I found the pilot strike to be something of a paradox. The human in me wanted to side with the pilots' cause; after all, why would they not be entitled to a compensation package that is fair and reasonable? I wanted to side with the underdog -- you know, the powerless worker versus the corporate goliath, but I simply couldn't.
Why? Because the pilots did not share their plight with me -- or the rest of country, for that matter. They didn't communicate their story with anyone but each other.
Instead they embarked on a PR strategy of silence and handed the opportunity of telling their story to management on a silver platter.
Trying To Work Out Who The Good Guys Are
Unless you have been in or are part of a union, it is hard to fathom (for me, at least) the concept of striking and not being fearful that you will lose your job instantly. That is an alien concept to me. Certainly, life can be and is unfair at times, but when it's made even harder by the inconveniences caused by strikes -- and the strikers -- we feel little sympathy for those inflicting the pain -- even though we might actually relate to the root cause.
By declining to provide any information or give the traveling public substantial details giving rise to the strike, the pilots effectively put Spirit management firmly in charge of how we perceived the pilots' cause. Greedy, ungrateful, selfish, a burden and huge inconvenience -- none of which are good negotiating levers. I am not saying the pilots are any of these things, but perception is a powerful thing.
Nature (and the media, of course) abhors a vacuum, and the pilots' union at the center of the strike should have realized that if it wasn't going to fill that vacuum with commentary, details, and other story-building efforts (and in doing so gain the support of the traveling public), the other side most definitely would.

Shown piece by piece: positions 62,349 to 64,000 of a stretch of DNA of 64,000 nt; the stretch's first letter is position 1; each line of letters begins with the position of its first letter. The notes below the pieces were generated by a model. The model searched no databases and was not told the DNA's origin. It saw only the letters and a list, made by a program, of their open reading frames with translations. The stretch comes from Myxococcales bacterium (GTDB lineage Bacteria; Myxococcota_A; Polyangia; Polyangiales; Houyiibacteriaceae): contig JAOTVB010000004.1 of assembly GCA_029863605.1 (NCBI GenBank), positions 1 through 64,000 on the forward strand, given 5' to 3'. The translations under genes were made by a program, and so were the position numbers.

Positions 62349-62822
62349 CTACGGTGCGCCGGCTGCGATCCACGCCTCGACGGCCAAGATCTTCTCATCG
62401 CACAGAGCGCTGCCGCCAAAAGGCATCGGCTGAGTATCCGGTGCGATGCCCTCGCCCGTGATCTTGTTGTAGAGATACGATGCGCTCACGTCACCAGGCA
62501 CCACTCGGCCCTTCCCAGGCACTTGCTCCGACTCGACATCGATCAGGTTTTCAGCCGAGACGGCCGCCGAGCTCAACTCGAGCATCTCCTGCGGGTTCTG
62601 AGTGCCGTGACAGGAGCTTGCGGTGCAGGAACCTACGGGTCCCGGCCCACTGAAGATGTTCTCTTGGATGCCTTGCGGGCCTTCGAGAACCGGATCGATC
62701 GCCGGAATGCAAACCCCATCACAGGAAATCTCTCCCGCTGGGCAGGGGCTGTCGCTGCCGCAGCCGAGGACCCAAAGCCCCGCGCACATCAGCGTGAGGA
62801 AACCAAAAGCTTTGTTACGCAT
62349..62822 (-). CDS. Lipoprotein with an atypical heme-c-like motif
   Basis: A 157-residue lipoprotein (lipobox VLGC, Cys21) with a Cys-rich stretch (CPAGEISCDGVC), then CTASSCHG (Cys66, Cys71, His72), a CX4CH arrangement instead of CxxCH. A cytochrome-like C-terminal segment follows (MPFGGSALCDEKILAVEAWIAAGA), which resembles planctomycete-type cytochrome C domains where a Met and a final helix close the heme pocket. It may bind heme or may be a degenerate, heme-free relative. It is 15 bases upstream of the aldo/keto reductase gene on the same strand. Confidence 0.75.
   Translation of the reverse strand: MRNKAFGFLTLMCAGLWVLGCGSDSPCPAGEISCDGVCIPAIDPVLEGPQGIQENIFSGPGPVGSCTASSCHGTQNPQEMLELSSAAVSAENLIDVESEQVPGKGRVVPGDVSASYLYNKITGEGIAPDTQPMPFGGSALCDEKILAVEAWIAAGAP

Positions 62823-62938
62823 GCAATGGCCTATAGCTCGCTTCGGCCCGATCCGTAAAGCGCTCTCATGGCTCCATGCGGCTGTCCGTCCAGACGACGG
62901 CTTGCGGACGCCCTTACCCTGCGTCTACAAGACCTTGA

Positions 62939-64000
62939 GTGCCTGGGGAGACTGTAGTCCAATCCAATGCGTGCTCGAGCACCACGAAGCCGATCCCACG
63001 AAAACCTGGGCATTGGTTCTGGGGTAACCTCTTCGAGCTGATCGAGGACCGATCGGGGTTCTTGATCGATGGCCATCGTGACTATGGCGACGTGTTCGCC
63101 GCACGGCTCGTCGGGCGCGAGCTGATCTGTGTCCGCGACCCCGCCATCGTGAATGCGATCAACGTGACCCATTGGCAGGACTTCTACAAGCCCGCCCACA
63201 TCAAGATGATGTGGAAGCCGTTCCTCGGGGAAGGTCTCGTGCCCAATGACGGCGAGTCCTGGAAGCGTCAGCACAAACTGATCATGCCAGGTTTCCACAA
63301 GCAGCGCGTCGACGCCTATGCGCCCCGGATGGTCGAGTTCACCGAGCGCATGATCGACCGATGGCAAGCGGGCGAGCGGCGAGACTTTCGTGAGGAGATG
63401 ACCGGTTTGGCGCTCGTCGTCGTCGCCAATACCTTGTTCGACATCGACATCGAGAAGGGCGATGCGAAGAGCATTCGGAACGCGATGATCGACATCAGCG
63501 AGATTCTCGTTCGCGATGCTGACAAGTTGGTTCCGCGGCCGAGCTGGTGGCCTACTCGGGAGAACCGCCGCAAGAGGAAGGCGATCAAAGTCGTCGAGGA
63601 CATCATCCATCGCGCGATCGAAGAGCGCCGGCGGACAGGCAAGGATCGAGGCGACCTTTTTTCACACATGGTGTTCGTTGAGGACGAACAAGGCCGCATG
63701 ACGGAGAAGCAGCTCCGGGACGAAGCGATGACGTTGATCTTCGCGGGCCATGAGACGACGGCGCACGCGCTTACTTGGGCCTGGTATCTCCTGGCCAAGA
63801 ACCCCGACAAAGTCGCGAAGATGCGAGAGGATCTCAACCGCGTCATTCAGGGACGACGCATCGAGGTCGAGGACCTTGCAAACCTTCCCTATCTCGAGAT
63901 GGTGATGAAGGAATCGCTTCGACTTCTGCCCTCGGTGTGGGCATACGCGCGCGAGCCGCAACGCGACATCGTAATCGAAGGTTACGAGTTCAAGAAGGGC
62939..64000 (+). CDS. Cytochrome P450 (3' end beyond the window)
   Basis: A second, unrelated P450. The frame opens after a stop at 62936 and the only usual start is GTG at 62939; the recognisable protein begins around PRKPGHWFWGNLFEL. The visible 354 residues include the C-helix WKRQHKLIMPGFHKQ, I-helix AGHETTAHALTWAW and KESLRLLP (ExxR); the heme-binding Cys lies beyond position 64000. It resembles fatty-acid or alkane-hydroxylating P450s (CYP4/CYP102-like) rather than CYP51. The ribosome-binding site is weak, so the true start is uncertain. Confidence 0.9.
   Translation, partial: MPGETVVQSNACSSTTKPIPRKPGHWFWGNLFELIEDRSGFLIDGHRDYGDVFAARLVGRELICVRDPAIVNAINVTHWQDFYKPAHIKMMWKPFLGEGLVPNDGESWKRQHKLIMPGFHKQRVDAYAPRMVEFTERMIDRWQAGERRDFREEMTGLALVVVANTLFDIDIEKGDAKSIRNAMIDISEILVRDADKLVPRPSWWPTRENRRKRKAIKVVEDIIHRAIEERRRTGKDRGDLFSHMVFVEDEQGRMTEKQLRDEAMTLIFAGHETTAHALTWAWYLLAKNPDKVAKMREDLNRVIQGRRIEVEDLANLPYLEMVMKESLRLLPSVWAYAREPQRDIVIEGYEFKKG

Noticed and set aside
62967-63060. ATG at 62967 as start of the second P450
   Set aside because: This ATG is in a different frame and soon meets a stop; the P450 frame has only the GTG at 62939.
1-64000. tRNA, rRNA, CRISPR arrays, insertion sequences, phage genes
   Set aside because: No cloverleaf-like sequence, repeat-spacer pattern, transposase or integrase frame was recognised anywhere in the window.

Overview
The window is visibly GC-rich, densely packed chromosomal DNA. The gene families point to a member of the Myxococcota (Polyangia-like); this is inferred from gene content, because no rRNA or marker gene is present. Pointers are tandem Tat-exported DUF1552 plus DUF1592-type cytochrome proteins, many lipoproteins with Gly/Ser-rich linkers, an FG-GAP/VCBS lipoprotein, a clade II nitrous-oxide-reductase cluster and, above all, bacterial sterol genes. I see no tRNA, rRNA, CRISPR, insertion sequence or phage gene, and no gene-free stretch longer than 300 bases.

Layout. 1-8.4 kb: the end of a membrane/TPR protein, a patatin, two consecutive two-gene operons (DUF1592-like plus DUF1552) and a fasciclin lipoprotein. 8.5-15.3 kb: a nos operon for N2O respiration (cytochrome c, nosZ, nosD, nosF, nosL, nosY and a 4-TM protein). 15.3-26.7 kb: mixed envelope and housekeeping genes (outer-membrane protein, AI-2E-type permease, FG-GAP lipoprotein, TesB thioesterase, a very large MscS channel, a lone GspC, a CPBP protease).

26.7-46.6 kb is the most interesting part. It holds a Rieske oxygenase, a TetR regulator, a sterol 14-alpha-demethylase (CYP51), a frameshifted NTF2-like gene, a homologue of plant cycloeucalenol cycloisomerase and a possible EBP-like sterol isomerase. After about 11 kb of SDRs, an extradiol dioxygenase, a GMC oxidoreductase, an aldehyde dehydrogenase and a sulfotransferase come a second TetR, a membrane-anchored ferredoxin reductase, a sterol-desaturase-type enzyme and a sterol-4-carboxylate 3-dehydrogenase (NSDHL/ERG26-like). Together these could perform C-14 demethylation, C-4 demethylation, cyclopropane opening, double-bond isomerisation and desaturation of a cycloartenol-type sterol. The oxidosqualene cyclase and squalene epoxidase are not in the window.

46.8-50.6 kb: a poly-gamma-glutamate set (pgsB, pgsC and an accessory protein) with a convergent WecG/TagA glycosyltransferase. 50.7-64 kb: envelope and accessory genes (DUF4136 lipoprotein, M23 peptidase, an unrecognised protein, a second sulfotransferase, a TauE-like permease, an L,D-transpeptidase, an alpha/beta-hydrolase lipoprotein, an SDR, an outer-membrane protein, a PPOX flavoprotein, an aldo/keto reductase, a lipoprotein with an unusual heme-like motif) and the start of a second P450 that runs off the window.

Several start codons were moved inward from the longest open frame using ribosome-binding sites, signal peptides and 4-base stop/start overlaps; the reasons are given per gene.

Which is exactly what happened ...
One of the basic tenets of crisis communications is to be candid and upfront at all times (hello, BP?). Another is to try to define the story on favorable terms and to maintain as much control over that story as possible. At times these can be futile pursuits (see Petroleum, British), but the interesting thing is that failure to properly execute these strategies often results in the very same outcome as not trying to execute them at all.
Common sense should have told the Spirit pilots this: a stonewall is interpreted as guilty denial, a "no comment" is an implication of guilt. Fellas, if you don't tell, people can't possibly know. They can only make assumptions and create stories of their own.
It can be argued that the Spirit debacle wasn't technically a crisis situation; after all, a strike isn't an oil spill, a bankruptcy or lascivious scandal. And by definition, a labor dispute does not call for a crisis communications strategy. But this was a unique situation, and in the age of social media the strike was more dangerous to both sides from a PR perspective as it turned into a mudslinging match; each side actively trying to pin blame on the other.
And it was, in fact, a crisis for American (and some international) consumers, those travelers with cancelled flights and plans due to Spirit's and the union's actions. The aggrieved parties -- and anyone else who could sympathize or identify with the affected consumers, which would be, um, almost everyone -- would also be looking to assign blame.
So in that sense it was a crisis situation, and demanded an effective crisis communications plan to mitigate it. The pilots, failing to grasp this, headed straight for the gangplank while management seized the opportunity -- and the day.
In the end, the strike lasted only five days. The pilots apparently got some or most of what they wanted. But whatever financial gains they made, they lost a lot more in the public domain: positive perception and trust.
So the question remains, what is more valuable?